The U.S. has faced tense situations with North Korea for decades. Under former North Korean strongman Kim Jong Il, many analysts viewed the leader’s erratic and dangerous behavior as calculated moves intended to bring the U.S. to the negotiating table on key issues.
But Kim’s son, current leader Kim Jong Un, is different. His behavior is unpredictable and many question his mental stability. Under Kim Jong Un, North Korea and the U.S. are as close to a military conflict as they’ve been in recent memory, which could have devastating consequences on the Korean Peninsula, Japan, and possibly on the U.S., especially if North Korea actually possesses a deliverable nuclear weapon.
On Sunday, CBS’ Face the Nation aired a sit-down interview with President Donald Trump. Host John Dickerson asked the president about the situation in North Korea, and about its murderous leader, Kim Jong Un.
After saying he has no comment on Kim, Trump did comment, saying (emphasis mine):
People are saying, “Is he sane?” I have no idea. I can tell you this, a lot of people don’t like when I say it, but he was a young man of 26 or 27 when he took over from his father, when his father died. He’s dealing with obviously very tough people, in particular the generals and others, and at a very young age he was able to assume power. A lot of people I’m sure tried to take that power away, whether it was his uncle or anybody else. And he was able to do it. So, obviously he’s a pretty smart cookie…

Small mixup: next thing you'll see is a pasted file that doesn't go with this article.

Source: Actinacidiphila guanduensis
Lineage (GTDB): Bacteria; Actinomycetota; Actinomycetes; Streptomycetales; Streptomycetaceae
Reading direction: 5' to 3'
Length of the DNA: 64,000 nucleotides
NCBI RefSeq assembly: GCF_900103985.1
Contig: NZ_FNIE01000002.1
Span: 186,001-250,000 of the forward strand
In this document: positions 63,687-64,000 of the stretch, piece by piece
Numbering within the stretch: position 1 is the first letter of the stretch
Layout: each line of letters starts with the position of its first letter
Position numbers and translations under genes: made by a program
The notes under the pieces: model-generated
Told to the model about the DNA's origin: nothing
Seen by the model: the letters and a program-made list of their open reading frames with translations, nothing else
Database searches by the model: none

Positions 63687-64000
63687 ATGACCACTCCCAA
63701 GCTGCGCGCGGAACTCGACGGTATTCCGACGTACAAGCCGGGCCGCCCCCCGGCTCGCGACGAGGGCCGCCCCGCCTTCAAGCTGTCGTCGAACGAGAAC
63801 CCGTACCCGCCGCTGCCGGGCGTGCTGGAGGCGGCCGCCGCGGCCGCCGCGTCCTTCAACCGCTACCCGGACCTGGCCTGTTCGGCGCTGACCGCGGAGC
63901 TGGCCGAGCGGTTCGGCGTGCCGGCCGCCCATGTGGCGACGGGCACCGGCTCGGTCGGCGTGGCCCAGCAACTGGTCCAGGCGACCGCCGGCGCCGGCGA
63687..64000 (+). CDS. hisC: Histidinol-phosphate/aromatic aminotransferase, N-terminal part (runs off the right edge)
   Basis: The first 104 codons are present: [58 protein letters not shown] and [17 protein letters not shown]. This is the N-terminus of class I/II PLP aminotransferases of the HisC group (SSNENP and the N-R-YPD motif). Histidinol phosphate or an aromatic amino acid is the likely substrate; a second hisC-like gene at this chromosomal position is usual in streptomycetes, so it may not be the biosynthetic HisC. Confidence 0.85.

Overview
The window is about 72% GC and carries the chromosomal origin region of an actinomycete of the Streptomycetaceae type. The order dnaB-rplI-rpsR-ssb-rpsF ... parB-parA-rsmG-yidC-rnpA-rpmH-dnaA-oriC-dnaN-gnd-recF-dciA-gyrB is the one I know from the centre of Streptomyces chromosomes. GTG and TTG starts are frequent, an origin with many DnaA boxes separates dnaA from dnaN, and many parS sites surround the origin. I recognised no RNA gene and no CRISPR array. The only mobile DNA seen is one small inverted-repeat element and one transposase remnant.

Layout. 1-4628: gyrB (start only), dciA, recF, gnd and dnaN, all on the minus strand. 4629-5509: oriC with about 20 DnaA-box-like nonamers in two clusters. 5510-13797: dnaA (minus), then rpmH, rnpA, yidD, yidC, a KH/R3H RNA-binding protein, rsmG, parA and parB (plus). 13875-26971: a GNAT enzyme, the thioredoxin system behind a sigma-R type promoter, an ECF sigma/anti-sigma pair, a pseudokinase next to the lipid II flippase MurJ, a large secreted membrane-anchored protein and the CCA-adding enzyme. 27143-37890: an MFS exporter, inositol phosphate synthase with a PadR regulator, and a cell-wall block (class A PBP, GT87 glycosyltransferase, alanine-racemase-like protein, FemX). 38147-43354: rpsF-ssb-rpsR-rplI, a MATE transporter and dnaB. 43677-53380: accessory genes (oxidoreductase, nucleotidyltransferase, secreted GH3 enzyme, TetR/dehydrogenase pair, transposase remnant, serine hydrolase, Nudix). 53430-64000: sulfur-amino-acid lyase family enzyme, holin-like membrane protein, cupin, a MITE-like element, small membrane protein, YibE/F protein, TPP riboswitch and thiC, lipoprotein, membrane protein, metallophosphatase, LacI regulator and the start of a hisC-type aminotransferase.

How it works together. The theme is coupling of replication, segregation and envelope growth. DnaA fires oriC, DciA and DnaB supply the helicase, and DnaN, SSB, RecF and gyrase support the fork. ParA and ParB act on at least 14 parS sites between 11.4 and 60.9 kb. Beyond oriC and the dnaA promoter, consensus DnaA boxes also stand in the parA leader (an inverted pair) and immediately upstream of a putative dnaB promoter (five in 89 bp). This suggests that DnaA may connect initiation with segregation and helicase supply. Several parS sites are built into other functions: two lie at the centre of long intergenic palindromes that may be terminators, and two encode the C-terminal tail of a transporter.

Given Kim’s suspected mental instability, it could be argued that placating the dictator isn’t such a bad idea. The last thing a U.S. leader would want to do right now is provoke North Korea into a dangerous reaction. Or, it could be Trump just being Trump.
Either way, calling Kim a “smart cookie” without clarifying that he has led a brutal, murderous dictatorship, and avoiding entirely the paranoia behind Kim’s executions of high-ranking officials and even members of his own family, is also somewhat irresponsible.
According to the Institute for National Security Strategy, a South Korean think tank, Kim has ordered the executions of 340 people since assuming power in 2011, 140 of them believed to have been senior officers in the regime. That includes Jang Song Thaek, Kim’s uncle who Trump mentioned in his interview with CBS. Jang, like several other officials both before and after him, was executed at Gang Gun Military Academy outside of Pyongyang by antiaircraft artillery. How that’s even possible is beyond me. Kim must be smart to have figured that out.
South Korea also suspects Kim of being behind the Feb. 13 assassination of his estranged half-brother Kim Jong Nam by attackers using a VX nerve agent at the Kuala Lumpur International Airport. That same month, he executed five other security officials, all of them with antiaircraft guns, according to South Korea.
There is no doubt that Trump is in a delicate position on the North Korea issue, and he must choose his words carefully. But he also has a duty to be straightforward with the U.S. public. Glossing over Kim Jong Un’s brutal behavior and downplaying the threat falls short of the presidential duty to lead the nation at a dangerous time.